Rest there, trust Him and take flowers (the answer to a hellish question)
The sun is up. A breeze blows playful over fields and yards. Birds sing all glorious as I drive down roads ribboned with sunbeams, two schoolboys tucked in just behind.
It’s the last day of school.
“Mom, can you take us to Starbucks?” one of them’d asked in an adolescent bass. “Since it’s our last day and all?” I’d looked at him, all blue-eyed and freckled, then glanced at his brother. Who, too, is blue eyed with a gap in his grin. Ahh, how did we come to this day so soon?
My heart had wrenched a bit. Our kindergarten days are done; chapter written. The adolescent moves on; chapter starting. Oh, it’s good to mark moments, lay stones, build altars. It’s good to celebrate these milestones. And so I’d said ‘yes.’
At the store now, before getting our drinks, I trot them over to Florals. “Let’s get flowers for your teacher!” I enthuse to The Cricket. He points. “That one there. She loves yellow.”
It’s on the way, now, to school that he says it. “What if the kids laugh at me?”
Oh. He’s worried about how it will look, carrying flowers to the teacher. He doesn’t want the others to laugh. And so I say this: “What you’re doing is kind and good. It’s loving, what you’re doing for the teachers. What the other kids think? It doesn’t matter. It’s their problem.”
“It’s their problem?” he says from the back.
“Yes,” I say. “It is. When you do what is right, what’s loving and kind, it’s their problem.”
“If 100 people laugh, it’s their problem?” He’s checking. “Yes,” I say. “It is.”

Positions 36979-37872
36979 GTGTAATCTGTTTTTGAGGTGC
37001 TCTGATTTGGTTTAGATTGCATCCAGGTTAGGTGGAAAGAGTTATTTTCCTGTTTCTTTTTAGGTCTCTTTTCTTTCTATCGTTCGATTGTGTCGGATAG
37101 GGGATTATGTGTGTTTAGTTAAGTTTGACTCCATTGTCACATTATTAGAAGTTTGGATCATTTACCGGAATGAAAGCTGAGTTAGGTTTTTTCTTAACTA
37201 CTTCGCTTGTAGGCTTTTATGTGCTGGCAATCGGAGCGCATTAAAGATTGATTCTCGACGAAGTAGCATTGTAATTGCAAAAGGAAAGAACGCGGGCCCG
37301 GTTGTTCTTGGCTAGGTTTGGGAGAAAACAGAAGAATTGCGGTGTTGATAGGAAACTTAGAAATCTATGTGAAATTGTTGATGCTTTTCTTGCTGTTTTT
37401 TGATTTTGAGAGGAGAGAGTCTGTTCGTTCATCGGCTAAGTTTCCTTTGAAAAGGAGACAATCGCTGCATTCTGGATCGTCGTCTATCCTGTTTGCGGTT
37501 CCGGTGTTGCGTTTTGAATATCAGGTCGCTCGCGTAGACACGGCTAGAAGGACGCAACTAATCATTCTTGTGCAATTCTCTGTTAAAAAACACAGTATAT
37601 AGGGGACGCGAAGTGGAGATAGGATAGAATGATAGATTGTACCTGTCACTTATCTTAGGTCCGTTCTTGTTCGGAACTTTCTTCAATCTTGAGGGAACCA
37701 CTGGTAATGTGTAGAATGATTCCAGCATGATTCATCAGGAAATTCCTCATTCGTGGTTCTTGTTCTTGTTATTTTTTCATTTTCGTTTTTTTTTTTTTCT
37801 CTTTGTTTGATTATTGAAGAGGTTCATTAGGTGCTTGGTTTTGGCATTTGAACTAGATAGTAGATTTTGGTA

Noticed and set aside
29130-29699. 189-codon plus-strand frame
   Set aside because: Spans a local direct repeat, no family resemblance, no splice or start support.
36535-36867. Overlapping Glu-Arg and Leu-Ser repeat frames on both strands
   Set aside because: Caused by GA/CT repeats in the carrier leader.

And one more time. “If 100 million people laugh, it’s their problem?” Now I’m laughing.
“Yes,” I answer. “Even 100 million.”
This is what I’m thinking today: my little boy only said out loud what I am tempted to think. “What will they think of me?” And here’s what I’m learning to say: “It doesn’t matter.”
That hellish question (yes, hellish) comes straight from the devil. It does, and we know it. When we walk in obedience, doing what He commands, then what anyone says, it doesn’t matter.
What He tells us to do, we should do it. What He tells us to say, we should say it. Where He tells us to go, we should go there. Then leave the whole ending with Him.
If we walk faithful, listen closely, trod justly and love rightly, then He, the Lord Christ, has our backs. After all, it’s His opinion, His will, His favor that counts, and He’ll bless. Oh, friends, He will bless.
As I heard an old saint say once upon another day, “God takes responsibility for the consequences of our obedience.” So rest there. Trust Him, and take flowers.
P.S. – Here’s Little with his teacher beloved, Mrs. Davies. Who does, indeed, love yellow and loved his flowers, too.